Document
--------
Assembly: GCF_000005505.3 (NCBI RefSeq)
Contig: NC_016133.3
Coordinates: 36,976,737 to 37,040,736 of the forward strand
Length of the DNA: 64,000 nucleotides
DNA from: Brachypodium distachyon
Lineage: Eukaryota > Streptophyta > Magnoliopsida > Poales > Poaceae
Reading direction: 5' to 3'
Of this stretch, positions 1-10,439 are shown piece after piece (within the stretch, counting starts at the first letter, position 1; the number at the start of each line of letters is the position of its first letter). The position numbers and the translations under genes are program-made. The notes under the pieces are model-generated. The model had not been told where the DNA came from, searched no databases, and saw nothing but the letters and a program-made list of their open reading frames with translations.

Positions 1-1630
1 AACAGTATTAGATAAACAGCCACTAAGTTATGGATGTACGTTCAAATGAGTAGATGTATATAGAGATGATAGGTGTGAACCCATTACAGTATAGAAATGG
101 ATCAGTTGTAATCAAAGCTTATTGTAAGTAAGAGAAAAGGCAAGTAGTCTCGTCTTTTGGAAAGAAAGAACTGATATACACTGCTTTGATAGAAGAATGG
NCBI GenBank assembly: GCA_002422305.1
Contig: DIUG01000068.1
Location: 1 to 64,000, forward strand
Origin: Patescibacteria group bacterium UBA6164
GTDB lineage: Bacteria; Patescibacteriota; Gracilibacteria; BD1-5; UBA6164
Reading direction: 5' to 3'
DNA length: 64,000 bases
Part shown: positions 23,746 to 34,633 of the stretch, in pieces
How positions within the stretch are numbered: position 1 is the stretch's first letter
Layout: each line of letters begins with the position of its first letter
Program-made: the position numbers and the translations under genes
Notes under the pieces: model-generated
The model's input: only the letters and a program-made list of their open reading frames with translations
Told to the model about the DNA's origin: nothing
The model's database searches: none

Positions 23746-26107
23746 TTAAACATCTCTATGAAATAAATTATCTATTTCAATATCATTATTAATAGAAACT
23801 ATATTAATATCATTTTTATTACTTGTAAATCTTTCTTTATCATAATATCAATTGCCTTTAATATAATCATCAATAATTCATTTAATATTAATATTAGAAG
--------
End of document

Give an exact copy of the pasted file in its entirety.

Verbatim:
Assembly: GCF_000005505.3 (NCBI RefSeq)
Contig: NC_016133.3
Coordinates: 36,976,737 to 37,040,736 of the forward strand
Length of the DNA: 64,000 nucleotides
DNA from: Brachypodium distachyon
Lineage: Eukaryota > Streptophyta > Magnoliopsida > Poales > Poaceae
Reading direction: 5' to 3'
Of this stretch, positions 1-10,439 are shown piece after piece (within the stretch, counting starts at the first letter, position 1; the number at the start of each line of letters is the position of its first letter). The position numbers and the translations under genes are program-made. The notes under the pieces are model-generated. The model had not been told where the DNA came from, searched no databases, and saw nothing but the letters and a program-made list of their open reading frames with translations.

Positions 1-1630
1 AACAGTATTAGATAAACAGCCACTAAGTTATGGATGTACGTTCAAATGAGTAGATGTATATAGAGATGATAGGTGTGAACCCATTACAGTATAGAAATGG
101 ATCAGTTGTAATCAAAGCTTATTGTAAGTAAGAGAAAAGGCAAGTAGTCTCGTCTTTTGGAAAGAAAGAACTGATATACACTGCTTTGATAGAAGAATGG
NCBI GenBank assembly: GCA_002422305.1
Contig: DIUG01000068.1
Location: 1 to 64,000, forward strand
Origin: Patescibacteria group bacterium UBA6164
GTDB lineage: Bacteria; Patescibacteriota; Gracilibacteria; BD1-5; UBA6164
Reading direction: 5' to 3'
DNA length: 64,000 bases
Part shown: positions 23,746 to 34,633 of the stretch, in pieces
How positions within the stretch are numbered: position 1 is the stretch's first letter
Layout: each line of letters begins with the position of its first letter
Program-made: the position numbers and the translations under genes
Notes under the pieces: model-generated
The model's input: only the letters and a program-made list of their open reading frames with translations
Told to the model about the DNA's origin: nothing
The model's database searches: none

Positions 23746-26107
23746 TTAAACATCTCTATGAAATAAATTATCTATTTCAATATCATTATTAATAGAAACT
23801 ATATTAATATCATTTTTATTACTTGTAAATCTTTCTTTATCATAATATCAATTGCCTTTAATATAATCATCAATAATTCATTTAATATTAATATTAGAAG